Because I am a librarian, my children were especially fortunate. Many times I stood in long lines at American Library Association conference exhibits to get signed books for each of them. And during my years at the Onondaga County Public Library (Syracuse, N.Y.) and as an adjunct faculty member at Syracuse University iSchool, my children were lucky enough to be more than just exposed to beautiful picture books, they sometimes got to meet the authors and illustrators they loved.

Jerry Pinkney once gave Meg and Bridget an impromptu ride on his hotel luggage cart. Years later, when I co-hosted an interactive Pinkney Family event at the Martin Luther King, Jr. Branch of the Cleveland Public Library they were reintroduced to Jerry, and met his illustrator son, Brian.

Meg and Bridget also got to visit the studios of Pat Cummings and Barry Moser. Barry Moser even came to our house for tea.
In our first years in Cleveland, my daughters met Floyd Cooper, Patricia Polacco, and Faith Ringgold, to name a few. James Ransome once joined us for a home-cooked meal of roast chicken, and the girls tortured him until he drew each of them a picture. Meg and Bridget have little recall of these experiences, but the signed books remain treasures from their childhood.

Yes, my family's experience was extraordinary. But the point is, as I often told parents when I was a young librarian, that children need to love books to be ready for the hard task of learning to read. And in her piece, Pamela Paul explained why better than I ever could.

“First, appreciate what picture books, the real wizards of the literary world, do. With remarkable economy, they excel at the twin arts of visual and textual storytelling,” Paul wrote. “Picture books are the carrot that motivates the emerging reader, frustrated and bored silly by the phonemic progression from cat to mat.”

I’ve seen this in action with my own children. And now, as a grandparent, I see the power of picture books again whenever my grandson’s spontaneous laugh at something on the page shows us that though he may not be able to read the words yet he is in fact reading the pictures, and building visual literacy skills along with his language skills.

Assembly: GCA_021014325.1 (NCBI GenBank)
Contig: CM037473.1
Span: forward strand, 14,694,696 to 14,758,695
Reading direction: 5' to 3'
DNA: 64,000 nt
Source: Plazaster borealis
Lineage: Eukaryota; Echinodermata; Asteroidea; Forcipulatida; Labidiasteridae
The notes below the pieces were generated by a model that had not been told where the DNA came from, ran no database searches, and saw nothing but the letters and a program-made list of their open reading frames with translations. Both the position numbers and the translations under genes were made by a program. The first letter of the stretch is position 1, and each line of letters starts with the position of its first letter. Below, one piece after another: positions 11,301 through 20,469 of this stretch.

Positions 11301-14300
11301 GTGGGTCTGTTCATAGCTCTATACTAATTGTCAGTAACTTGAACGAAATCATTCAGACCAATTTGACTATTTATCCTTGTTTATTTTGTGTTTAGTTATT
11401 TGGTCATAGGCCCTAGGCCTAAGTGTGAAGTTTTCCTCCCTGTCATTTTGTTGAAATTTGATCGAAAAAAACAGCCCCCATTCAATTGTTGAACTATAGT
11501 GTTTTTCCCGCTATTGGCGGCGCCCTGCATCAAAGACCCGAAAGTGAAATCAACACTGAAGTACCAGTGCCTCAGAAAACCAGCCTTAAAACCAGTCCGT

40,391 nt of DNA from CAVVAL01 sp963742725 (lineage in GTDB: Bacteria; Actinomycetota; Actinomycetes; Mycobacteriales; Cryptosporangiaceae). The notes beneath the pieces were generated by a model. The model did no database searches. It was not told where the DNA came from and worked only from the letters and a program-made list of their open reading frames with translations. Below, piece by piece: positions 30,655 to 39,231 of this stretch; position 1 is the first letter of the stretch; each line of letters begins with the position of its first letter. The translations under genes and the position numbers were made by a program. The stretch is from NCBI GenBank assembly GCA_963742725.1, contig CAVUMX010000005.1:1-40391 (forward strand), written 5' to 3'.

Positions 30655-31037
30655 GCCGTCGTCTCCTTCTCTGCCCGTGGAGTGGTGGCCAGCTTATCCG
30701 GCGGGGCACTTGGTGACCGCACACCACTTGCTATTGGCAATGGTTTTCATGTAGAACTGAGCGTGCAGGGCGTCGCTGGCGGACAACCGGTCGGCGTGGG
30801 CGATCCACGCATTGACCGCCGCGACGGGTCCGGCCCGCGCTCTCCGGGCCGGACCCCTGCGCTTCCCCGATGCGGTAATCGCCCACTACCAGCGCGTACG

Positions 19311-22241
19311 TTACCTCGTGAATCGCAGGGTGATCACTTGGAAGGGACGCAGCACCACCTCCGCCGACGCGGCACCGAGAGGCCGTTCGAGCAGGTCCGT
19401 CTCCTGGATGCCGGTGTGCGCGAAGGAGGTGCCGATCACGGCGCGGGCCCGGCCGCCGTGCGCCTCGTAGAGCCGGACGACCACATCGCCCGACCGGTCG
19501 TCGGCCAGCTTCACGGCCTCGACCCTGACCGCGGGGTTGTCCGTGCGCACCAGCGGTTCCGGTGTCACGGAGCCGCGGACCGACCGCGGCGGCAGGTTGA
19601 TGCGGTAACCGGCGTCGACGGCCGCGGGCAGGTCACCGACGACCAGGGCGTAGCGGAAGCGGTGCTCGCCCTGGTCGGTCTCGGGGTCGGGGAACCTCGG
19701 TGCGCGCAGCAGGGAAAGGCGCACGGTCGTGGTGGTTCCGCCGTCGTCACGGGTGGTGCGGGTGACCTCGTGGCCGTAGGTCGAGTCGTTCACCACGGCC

Come closer

I care for my grandson every weekday morning so my daughter, a teacher for the New York City school system, can teach remotely from her kitchen. During a recent stretch of good weather, Matt and I found ourselves at a pocket park on the Upper East Side of Manhattan. After a few rounds of rolling the ball and stacking toys, it was time for a snack. I never go anywhere with my grandson unless I bring a selection of picture books. So, while he munched on some banana, I read to him.

Within moments, other children in the park drew closer with their protective nannies. I read loud enough for everyone to hear, but the children came closer and closer because they wanted to see the pictures. Because the pleasure of a picture book is not only hearing the story but looking at the pictures. It was the rhythm and pacing of Bill Martin Jr.’s language in Polar Bear, Polar Bear, What Do You Hear? that first attracted the tots. But the vivid Eric Carle pictures soon became the main attraction.

In my opinion, the picture books of today just keep getting better. Fresh, original, and, increasingly more diverse. The best of these books reflect the world children know and the fantastic worlds they imagine, like the Newbery Medal and Caldecott honor-winning Last Stop on Market Street by Matt de la Peña and Christian Robinson, and Aaron Becker’s spectacular Journey.

We read, recite, and sing to Matt constantly. I am even teaching him fingerplays dredged up from some of my early library jobs subbing in the Children’s Room. Matt is still too young for screens, so he doesn’t attend the virtual toddler storytimes necessitated by Covid-19. But I have thought about reaching out to colleagues, watching some virtual storytimes, and refining my technique with the idea that I might do more reading and fingerplays in the park this spring and summer. Even in a mask I have the look of a grandmother these days. And, as more vaccines find their way into arms, caregivers’ concerns about safety may ease enough to let a few more children gather ’round.

But even if I don’t evolve into the local park’s storytime lady, I will always have an audience of one. Matt’s librarian grandmother may need to turn to graphic novels in the years to come, but that’s fine with me. I know that a lifelong love of books and of reading means a lifetime of picture books, too.

Again, Pamela Paul says it best: “Picture books are one of the literary world’s great pleasures.”

PW columnist Sari Feldman is the former executive director of the Cuyahoga County Public Library in Cleveland and a past president of both the Public Library Association (2009–2010) and the American Library Association (2015–2016).